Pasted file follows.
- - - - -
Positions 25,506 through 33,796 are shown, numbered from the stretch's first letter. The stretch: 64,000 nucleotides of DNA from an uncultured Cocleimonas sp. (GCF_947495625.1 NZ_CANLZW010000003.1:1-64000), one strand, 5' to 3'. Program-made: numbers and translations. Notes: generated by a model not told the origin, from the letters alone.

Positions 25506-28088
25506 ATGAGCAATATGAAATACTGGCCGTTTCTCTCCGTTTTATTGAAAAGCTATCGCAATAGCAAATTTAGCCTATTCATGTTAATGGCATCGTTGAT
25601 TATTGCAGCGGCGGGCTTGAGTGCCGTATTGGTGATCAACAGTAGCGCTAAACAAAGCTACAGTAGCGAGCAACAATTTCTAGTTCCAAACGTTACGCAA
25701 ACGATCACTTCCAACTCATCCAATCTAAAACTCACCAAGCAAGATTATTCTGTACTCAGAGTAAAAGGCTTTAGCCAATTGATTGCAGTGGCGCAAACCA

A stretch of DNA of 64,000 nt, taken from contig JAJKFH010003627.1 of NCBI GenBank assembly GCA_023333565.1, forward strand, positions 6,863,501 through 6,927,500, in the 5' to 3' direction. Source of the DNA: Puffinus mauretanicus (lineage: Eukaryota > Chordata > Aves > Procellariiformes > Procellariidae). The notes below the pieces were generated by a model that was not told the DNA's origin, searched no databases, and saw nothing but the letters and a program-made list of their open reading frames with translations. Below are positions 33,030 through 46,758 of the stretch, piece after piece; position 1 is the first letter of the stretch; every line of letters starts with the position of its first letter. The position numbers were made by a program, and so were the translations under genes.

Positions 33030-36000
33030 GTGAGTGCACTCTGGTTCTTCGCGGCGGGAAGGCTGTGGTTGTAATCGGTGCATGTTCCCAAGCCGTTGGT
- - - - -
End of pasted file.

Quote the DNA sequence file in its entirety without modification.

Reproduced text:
Positions 25,506 through 33,796 are shown, numbered from the stretch's first letter. The stretch: 64,000 nucleotides of DNA from an uncultured Cocleimonas sp. (GCF_947495625.1 NZ_CANLZW010000003.1:1-64000), one strand, 5' to 3'. Program-made: numbers and translations. Notes: generated by a model not told the origin, from the letters alone.

Positions 25506-28088
25506 ATGAGCAATATGAAATACTGGCCGTTTCTCTCCGTTTTATTGAAAAGCTATCGCAATAGCAAATTTAGCCTATTCATGTTAATGGCATCGTTGAT
25601 TATTGCAGCGGCGGGCTTGAGTGCCGTATTGGTGATCAACAGTAGCGCTAAACAAAGCTACAGTAGCGAGCAACAATTTCTAGTTCCAAACGTTACGCAA
25701 ACGATCACTTCCAACTCATCCAATCTAAAACTCACCAAGCAAGATTATTCTGTACTCAGAGTAAAAGGCTTTAGCCAATTGATTGCAGTGGCGCAAACCA

A stretch of DNA of 64,000 nt, taken from contig JAJKFH010003627.1 of NCBI GenBank assembly GCA_023333565.1, forward strand, positions 6,863,501 through 6,927,500, in the 5' to 3' direction. Source of the DNA: Puffinus mauretanicus (lineage: Eukaryota > Chordata > Aves > Procellariiformes > Procellariidae). The notes below the pieces were generated by a model that was not told the DNA's origin, searched no databases, and saw nothing but the letters and a program-made list of their open reading frames with translations. Below are positions 33,030 through 46,758 of the stretch, piece after piece; position 1 is the first letter of the stretch; every line of letters starts with the position of its first letter. The position numbers were made by a program, and so were the translations under genes.

Positions 33030-36000
33030 GTGAGTGCACTCTGGTTCTTCGCGGCGGGAAGGCTGTGGTTGTAATCGGTGCATGTTCCCAAGCCGTTGGT